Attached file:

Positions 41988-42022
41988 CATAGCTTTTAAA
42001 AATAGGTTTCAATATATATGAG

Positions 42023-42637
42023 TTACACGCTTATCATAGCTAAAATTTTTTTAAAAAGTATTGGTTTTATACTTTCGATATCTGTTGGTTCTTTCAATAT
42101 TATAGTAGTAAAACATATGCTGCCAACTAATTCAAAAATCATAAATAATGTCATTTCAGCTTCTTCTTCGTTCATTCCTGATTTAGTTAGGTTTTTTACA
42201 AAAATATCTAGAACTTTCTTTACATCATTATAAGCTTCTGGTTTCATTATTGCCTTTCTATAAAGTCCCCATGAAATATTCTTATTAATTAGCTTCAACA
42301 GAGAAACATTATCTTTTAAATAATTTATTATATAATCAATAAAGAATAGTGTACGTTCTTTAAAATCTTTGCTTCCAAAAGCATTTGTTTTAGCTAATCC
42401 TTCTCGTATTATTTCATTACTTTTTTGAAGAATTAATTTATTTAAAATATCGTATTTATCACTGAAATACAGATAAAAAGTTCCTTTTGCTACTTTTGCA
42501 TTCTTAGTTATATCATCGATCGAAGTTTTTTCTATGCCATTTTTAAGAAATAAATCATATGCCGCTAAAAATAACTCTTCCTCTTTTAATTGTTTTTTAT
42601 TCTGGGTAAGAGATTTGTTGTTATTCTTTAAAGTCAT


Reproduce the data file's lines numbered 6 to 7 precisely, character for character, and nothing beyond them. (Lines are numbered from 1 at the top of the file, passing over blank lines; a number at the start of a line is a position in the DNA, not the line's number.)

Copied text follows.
42101 TATAGTAGTAAAACATATGCTGCCAACTAATTCAAAAATCATAAATAATGTCATTTCAGCTTCTTCTTCGTTCATTCCTGATTTAGTTAGGTTTTTTACA
42201 AAAATATCTAGAACTTTCTTTACATCATTATAAGCTTCTGGTTTCATTATTGCCTTTCTATAAAGTCCCCATGAAATATTCTTATTAATTAGCTTCAACA